For the first time, physicists have built a two-dimensional experimental system that allows them to study the physical properties of materials theorized to exist only in four-dimensional space. An international team of researchers demonstrated that the behavior of particles of light can be made to match predictions about the four-dimensional version of the 'quantum Hall effect' -- a phenomenon at the root of three Nobel Prizes in physics -- in a two-dimensional array of 'waveguides.'
A paper describing the research appears January 4, 2018 in the journal Naturealong with a paper from a separate group from Germany that shows that a similar mechanism can be used to make a gas of ultracold atoms exhibit four-dimensional quantum Hall physics as well.
"When it was theorized that the quantum Hall effect could be observed in four-dimensional space," said Mikael Rechtsman, assistant professor of physics and an author of the paper, "it was considered to be of purely theoretical interest because the real world consists of only three spatial dimensions; it was more or less a curiosity. But, we have now shown that four-dimensional quantum Hall physics can be emulated using photons -- particles of light -- flowing through an intricately structured piece of glass -- a waveguide array."
When electric charge is sandwiched between two surfaces, the charge behaves effectively like a two-dimensional material. When that material is cooled down to near absolute-zero temperature and subjected to a strong magnetic field, the amount that it can conduct becomes "quantized" -- fixed to a fundamental constant of nature and cannot change. "Quantization is striking because even if the material is 'messy' -- that is, it has a lot of defects -- this 'Hall conductance' remains exceedingly stable," said Rechtsman. "This robustness of electron flow -- the quantum Hall effect -- is universal and can be observed in many different materials under very different conditions."
This quantization of conductance, first described in two-dimensions, cannot be observed in an ordinary three-dimensional material, but in 2000, it was shown theoretically that a similar quantization could be observed in four spatial dimensions. To model this four-dimensional space, the researchers built waveguide arrays. Each waveguide is essentially a tube, which behaves like a wire for light. This "tube" is inscribed through high-quality glass using a powerful laser.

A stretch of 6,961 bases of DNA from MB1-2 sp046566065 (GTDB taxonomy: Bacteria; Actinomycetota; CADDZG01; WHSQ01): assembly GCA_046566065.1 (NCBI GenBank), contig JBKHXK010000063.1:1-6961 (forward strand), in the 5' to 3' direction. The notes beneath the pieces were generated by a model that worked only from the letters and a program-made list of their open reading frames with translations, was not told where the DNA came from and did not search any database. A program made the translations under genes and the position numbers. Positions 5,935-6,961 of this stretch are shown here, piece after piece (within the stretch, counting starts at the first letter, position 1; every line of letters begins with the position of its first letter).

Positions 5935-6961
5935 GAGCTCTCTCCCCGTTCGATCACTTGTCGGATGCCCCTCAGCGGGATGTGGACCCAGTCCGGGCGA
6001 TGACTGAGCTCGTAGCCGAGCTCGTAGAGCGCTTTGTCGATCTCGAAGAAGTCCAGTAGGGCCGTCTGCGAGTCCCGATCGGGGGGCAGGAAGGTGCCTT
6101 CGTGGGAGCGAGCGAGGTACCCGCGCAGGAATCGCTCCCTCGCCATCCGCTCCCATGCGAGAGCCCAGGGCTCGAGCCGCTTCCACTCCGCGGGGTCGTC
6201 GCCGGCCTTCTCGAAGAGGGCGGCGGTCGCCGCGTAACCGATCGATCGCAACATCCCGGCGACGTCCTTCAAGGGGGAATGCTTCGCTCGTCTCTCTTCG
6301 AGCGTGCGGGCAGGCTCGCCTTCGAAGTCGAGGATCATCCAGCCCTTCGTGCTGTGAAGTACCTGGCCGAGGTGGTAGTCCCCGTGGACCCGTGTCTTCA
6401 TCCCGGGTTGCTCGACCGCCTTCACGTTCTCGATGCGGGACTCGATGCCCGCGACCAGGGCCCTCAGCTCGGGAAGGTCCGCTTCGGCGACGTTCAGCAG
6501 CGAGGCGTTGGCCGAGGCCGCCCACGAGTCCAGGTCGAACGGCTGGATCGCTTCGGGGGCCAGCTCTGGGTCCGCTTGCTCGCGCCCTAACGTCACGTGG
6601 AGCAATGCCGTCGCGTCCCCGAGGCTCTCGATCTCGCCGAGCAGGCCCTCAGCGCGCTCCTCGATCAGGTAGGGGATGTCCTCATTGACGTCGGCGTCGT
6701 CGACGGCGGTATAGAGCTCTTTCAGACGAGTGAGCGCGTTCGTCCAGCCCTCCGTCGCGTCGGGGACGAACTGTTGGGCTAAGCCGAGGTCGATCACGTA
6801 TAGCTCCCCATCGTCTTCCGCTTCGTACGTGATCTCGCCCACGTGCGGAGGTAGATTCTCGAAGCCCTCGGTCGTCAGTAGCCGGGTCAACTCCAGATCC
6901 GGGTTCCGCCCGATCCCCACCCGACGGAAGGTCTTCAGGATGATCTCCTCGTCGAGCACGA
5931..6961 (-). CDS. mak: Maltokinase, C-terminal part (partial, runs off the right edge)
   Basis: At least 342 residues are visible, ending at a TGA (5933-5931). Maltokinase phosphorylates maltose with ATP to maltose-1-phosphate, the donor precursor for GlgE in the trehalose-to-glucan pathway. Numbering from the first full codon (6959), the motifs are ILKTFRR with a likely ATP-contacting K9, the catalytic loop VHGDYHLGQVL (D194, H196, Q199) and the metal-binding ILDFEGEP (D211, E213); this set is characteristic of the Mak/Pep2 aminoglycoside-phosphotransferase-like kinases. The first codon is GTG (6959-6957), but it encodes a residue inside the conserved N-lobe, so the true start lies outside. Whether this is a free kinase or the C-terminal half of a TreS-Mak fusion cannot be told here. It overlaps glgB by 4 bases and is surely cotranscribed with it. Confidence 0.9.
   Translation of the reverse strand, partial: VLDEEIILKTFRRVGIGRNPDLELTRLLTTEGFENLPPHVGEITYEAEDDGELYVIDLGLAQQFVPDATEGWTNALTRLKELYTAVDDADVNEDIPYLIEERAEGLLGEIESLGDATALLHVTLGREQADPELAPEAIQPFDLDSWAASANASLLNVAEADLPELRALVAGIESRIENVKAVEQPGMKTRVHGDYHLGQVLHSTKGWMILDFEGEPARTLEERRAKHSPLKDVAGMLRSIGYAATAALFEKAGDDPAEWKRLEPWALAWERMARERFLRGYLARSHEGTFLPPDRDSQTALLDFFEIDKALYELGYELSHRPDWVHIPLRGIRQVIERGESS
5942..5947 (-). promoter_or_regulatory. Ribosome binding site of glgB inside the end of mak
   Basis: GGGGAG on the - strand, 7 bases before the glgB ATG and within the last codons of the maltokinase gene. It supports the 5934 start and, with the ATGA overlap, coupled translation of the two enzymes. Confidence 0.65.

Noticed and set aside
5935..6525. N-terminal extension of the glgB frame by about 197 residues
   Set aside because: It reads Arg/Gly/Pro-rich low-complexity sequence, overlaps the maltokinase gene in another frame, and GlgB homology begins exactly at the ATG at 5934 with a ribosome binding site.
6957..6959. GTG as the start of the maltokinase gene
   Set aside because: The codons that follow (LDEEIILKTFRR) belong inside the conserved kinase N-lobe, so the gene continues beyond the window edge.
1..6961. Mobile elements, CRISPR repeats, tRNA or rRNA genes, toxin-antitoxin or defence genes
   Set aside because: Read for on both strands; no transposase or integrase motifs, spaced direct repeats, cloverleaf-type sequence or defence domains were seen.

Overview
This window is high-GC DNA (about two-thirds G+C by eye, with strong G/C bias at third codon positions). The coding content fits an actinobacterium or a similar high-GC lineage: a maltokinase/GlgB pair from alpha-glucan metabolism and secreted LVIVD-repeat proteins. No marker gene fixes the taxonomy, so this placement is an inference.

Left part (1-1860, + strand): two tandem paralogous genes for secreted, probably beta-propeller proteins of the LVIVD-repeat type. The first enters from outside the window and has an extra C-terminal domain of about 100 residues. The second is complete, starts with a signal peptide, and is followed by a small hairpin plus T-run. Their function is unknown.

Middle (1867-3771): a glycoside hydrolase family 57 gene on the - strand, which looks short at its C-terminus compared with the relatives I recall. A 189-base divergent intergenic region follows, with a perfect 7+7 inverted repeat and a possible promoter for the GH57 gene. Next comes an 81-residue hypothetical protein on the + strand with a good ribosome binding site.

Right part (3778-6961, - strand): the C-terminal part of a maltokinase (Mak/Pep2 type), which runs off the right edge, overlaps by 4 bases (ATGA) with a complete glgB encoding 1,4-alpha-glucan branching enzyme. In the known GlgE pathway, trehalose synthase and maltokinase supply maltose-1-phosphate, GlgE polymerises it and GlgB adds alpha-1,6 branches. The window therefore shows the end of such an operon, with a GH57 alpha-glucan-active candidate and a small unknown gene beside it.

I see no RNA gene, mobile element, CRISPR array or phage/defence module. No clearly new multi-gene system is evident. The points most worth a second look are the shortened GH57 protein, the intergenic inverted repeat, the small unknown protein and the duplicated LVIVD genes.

Many of these waveguides are inscribed closely spaced through a single piece of glass to form the array. The researchers used a recently-developed technique to encode "synthetic dimensions" into the positions of the waveguides. In other words, the complex patterns of the waveguide positions act as a manifestation of the higher-dimensional coordinates. By encoding two extra synthetic dimensions into the complex geometric structure of the waveguides, the researchers were able to model the two-dimensional system as having a total of four spatial dimensions. The researchers then measured how light flowed through the device and found that it behaved precisely according to the predictions of the four-dimensional quantum Hall effect.
"Our observations, taken together with the observations using ultracold atoms, provide the first demonstration of higher-dimensional quantum Hall physics," said Rechtsman. "But how can understanding and probing higher-dimensional physics have some relevance to science and technology in our three-dimensional world? There are a number of examples where this is the case. For example, 'quasicrystals' -- metallic alloys that are crystalline but have no repeating units and are used to coat some non-stick pans -- have been shown to have 'hidden dimensions:' their structures can be understood as projections from higher-dimensional space into the real, three-dimensional world. Furthermore, it is possible that higher-dimensional physics could be used as a design principle for novel photonic devices."